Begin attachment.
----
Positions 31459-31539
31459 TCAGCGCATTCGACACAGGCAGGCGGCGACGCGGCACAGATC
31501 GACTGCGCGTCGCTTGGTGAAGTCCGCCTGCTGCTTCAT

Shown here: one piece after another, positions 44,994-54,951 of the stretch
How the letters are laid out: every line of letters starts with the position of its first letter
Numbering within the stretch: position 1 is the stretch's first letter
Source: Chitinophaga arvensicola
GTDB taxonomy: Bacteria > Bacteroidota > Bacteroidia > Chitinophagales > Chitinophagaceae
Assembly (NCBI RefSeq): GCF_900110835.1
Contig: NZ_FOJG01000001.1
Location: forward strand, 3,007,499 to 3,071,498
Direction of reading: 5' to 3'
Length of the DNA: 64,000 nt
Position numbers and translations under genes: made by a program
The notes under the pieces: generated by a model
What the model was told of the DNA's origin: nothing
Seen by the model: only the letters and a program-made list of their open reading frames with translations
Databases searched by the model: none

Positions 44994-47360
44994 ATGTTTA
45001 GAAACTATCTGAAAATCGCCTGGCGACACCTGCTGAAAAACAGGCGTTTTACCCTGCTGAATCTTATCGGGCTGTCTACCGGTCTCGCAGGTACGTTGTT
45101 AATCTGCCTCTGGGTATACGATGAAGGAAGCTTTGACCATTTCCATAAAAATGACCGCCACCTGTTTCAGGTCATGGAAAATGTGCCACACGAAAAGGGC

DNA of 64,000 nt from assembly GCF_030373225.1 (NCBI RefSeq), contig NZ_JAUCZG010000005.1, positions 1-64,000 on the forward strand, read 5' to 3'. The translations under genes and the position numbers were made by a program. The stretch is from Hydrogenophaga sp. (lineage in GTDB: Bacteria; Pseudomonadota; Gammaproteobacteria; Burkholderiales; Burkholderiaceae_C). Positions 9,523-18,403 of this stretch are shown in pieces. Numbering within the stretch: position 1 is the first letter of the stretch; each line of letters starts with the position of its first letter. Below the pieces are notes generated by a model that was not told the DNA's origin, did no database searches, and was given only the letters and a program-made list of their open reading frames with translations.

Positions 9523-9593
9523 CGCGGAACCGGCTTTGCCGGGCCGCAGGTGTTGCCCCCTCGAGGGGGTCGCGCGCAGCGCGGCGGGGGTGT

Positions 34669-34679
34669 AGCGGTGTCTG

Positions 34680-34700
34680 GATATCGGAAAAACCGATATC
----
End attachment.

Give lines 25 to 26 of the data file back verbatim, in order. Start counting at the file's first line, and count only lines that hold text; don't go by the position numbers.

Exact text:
9523 CGCGGAACCGGCTTTGCCGGGCCGCAGGTGTTGCCCCCTCGAGGGGGTCGCGCGCAGCGCGGCGGGGGTGT

Positions 34669-34679